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Reduce Depression, Increase Lung Cancer Life Expectancy

Reduce Depression, Increase Lung Cancer Life Expectancy

New research finds that depression has a significant impact on the life expectancy of lung cancer patients.

Worsening depression symptoms are associated with shorter survival for lung cancer patients, while conversely, when depression symptoms lift, survival tends to improve.

The negative effect of depression was particularly noticeable for those in the early stages of disease, say the researchers.

On the other hand, if depression can be reduced, the negative effects are eliminated.

“Surprisingly, depression remission was associated with a mortality benefit as they had the same mortality as never-depressed patients,” said lead author Donald R. Sullivan of Oregon Health and Science University in Portland.

“This study cannot prove causation — but it lends support to the idea that surveillance for depression symptoms and treatment for depression could provide significant impact on patient outcomes, perhaps even a mortality benefit,” explains Sullivan.

The researchers followed more than 1,700 patients newly diagnosed with lung cancer between 2003 and 2005 who had completed an eight-item depression assessment at diagnosis and again 12 months later.

Almost 40 percent, 681 people, had depressive symptoms at diagnosis and 14 percent, 105 people, developed new-onset symptoms during treatment.

Overall, those who were depressed at the beginning of the study period were 17 percent more likely to die during follow-up than those without depressive symptoms.

The study appears online in the Journal of Clinical Oncology.

Compared to the 640 people who never developed depression symptoms, the 105 with new-onset symptoms were 50 percent more likely to die. Another 254 people whose depression symptoms persisted throughout the study period were 42 percent more likely to die.

However, those who had depressive symptoms at diagnosis but did not have them one year later had a similar risk of death to those who were never depressed. The researchers did not have any data on how or why these patients experienced depression remission.

“We have known since the 1970’s that a cancer diagnosis sets off a period of existential plight, a period that lasts about 100 days during which people ask questions of life and death and worry about their health and the meaning of their physical symptoms,” said Mark Lazenby, associate professor at the Yale School of Nursing in New Haven, Connecticut and a member of Yale Cancer Center.

“Although from this study we cannot say that treating depression would extend survival, other studies have shown that care aimed at improving the psychosocial well-being, which includes but is not limited to detecting and treating depression, does have a survival benefit,” explains Lazenby.

Depression impacts quality of life and has been associated with missed appointments and lower adherence to recommended therapies, which could impact morality, Sullivan noted.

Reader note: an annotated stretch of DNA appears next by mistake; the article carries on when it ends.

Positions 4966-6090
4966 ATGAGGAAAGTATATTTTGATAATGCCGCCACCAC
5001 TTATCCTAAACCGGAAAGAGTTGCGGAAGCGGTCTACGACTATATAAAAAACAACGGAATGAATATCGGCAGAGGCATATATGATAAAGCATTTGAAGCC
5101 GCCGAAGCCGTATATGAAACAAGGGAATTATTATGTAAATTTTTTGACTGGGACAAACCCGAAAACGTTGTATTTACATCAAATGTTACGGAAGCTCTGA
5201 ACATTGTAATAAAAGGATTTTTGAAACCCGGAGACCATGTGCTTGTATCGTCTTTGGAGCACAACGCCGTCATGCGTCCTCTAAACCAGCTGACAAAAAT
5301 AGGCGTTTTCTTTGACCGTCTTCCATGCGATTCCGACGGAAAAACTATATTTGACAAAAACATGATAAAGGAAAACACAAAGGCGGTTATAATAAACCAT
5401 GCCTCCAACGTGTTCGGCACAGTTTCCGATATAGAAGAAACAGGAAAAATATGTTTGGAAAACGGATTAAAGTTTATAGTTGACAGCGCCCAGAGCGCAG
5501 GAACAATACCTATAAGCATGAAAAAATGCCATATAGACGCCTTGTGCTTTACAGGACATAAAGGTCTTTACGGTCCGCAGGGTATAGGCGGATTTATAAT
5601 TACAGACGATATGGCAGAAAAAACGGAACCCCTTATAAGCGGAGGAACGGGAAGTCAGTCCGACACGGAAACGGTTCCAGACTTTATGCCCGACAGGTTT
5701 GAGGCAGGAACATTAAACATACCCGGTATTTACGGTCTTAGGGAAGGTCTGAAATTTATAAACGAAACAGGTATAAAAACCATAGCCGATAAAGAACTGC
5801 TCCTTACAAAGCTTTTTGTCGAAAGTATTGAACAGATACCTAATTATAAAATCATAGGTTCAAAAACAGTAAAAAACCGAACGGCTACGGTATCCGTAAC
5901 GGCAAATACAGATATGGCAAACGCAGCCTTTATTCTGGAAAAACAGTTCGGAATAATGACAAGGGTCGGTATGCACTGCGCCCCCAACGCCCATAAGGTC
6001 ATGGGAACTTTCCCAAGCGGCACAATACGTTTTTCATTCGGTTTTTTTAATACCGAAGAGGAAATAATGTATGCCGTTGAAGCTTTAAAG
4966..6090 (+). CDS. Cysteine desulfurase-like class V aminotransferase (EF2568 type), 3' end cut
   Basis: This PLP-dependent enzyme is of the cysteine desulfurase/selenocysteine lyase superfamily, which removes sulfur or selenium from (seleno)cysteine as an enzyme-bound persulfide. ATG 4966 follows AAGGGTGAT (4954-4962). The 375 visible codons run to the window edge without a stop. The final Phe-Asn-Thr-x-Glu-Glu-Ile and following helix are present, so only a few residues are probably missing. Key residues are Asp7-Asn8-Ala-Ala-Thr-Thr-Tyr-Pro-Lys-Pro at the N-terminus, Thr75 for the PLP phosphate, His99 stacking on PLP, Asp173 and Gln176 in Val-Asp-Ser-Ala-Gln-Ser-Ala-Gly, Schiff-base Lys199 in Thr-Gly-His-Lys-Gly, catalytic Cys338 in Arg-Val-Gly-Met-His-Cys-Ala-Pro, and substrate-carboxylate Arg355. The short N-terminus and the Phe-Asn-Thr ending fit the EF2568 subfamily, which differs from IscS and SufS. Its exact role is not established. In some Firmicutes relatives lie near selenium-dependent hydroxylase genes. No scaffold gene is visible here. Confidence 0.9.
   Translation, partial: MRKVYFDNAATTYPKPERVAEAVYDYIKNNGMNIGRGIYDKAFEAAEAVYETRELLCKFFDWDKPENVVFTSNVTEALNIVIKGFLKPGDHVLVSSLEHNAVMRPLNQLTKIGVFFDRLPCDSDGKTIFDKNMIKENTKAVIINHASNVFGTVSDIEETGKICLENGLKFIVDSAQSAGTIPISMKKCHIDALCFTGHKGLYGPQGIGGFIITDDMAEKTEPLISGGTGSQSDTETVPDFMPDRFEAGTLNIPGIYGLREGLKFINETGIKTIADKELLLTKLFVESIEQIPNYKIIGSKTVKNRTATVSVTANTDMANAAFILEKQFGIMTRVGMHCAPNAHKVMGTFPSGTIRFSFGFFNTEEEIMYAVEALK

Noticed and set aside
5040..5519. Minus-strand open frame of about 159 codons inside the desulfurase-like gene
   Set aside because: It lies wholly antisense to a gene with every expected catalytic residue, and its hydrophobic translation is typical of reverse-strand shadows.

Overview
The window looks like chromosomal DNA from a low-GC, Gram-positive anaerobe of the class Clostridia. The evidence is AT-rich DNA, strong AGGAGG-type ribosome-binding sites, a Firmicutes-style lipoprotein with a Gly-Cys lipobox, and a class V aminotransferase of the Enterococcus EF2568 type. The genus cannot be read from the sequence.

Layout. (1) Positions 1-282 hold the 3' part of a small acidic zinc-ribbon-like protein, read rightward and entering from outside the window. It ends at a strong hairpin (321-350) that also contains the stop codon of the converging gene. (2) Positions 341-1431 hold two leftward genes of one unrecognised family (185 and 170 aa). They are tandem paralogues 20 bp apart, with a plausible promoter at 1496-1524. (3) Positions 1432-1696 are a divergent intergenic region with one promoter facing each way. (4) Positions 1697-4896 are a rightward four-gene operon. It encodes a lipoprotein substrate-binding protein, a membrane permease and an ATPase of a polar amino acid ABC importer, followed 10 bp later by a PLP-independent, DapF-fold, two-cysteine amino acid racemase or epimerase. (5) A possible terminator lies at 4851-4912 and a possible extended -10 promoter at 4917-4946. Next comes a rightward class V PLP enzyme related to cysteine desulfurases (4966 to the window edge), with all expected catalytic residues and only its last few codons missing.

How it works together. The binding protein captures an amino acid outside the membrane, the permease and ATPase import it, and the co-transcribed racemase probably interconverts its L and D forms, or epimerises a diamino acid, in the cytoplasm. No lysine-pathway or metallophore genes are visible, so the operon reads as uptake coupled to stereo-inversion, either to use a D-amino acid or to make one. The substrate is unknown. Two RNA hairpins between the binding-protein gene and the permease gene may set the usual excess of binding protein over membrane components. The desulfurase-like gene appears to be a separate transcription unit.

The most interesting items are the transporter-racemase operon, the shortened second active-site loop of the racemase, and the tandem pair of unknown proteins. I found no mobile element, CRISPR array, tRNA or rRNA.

“Most of all, I believe a positive attitude, fighting spirit, and coping ability significantly impact a patient’s ability to persevere in the face of a life-threatening illness,” he said. “This is likely why married patients and those with strong social support networks have better cancer outcomes — having a ‘community’ to help share the emotional burden is essential.”

Mental and physical health are inextricably linked, he added.

“Clinicians have to do a better job of treating the whole person and not focusing on the disease only,” Sullivan said.

“From the patients’ perspective, hopefully some of them will take a look at this study and realize the feelings they are experiencing are common and they will feel empowered to advocate for themselves and ask their clinicians for help or resources when they need it.”

Source: Oregon Health and Science University/Newswise

Reduce Depression, Increase Lung Cancer Life Expectancy

Rick Nauert PhD

Rick Nauert, PhDDr. Rick Nauert has over 25 years experience in clinical, administrative and academic healthcare. He is currently an associate professor for Rocky Mountain University of Health Professionals doctoral program in health promotion and wellness. Dr. Nauert began his career as a clinical physical therapist and served as a regional manager for a publicly traded multidisciplinary rehabilitation agency for 12 years. He has masters degrees in health-fitness management and healthcare administration and a doctoral degree from The University of Texas at Austin focused on health care informatics, health administration, health education and health policy. His research efforts included the area of telehealth with a specialty in disease management.

APA Reference
Nauert PhD, R. (2016). Reduce Depression, Increase Lung Cancer Life Expectancy. Psych Central. Retrieved on December 9, 2018, from https://psychcentral.com/news/2016/10/17/reduce-depression-increase-lung-cancer-life-expectancy/111264.html

 

Scientifically Reviewed
Last updated: 17 Oct 2016
Last reviewed: By John M. Grohol, Psy.D. on 17 Oct 2016
Published on PsychCentral.com. All rights reserved.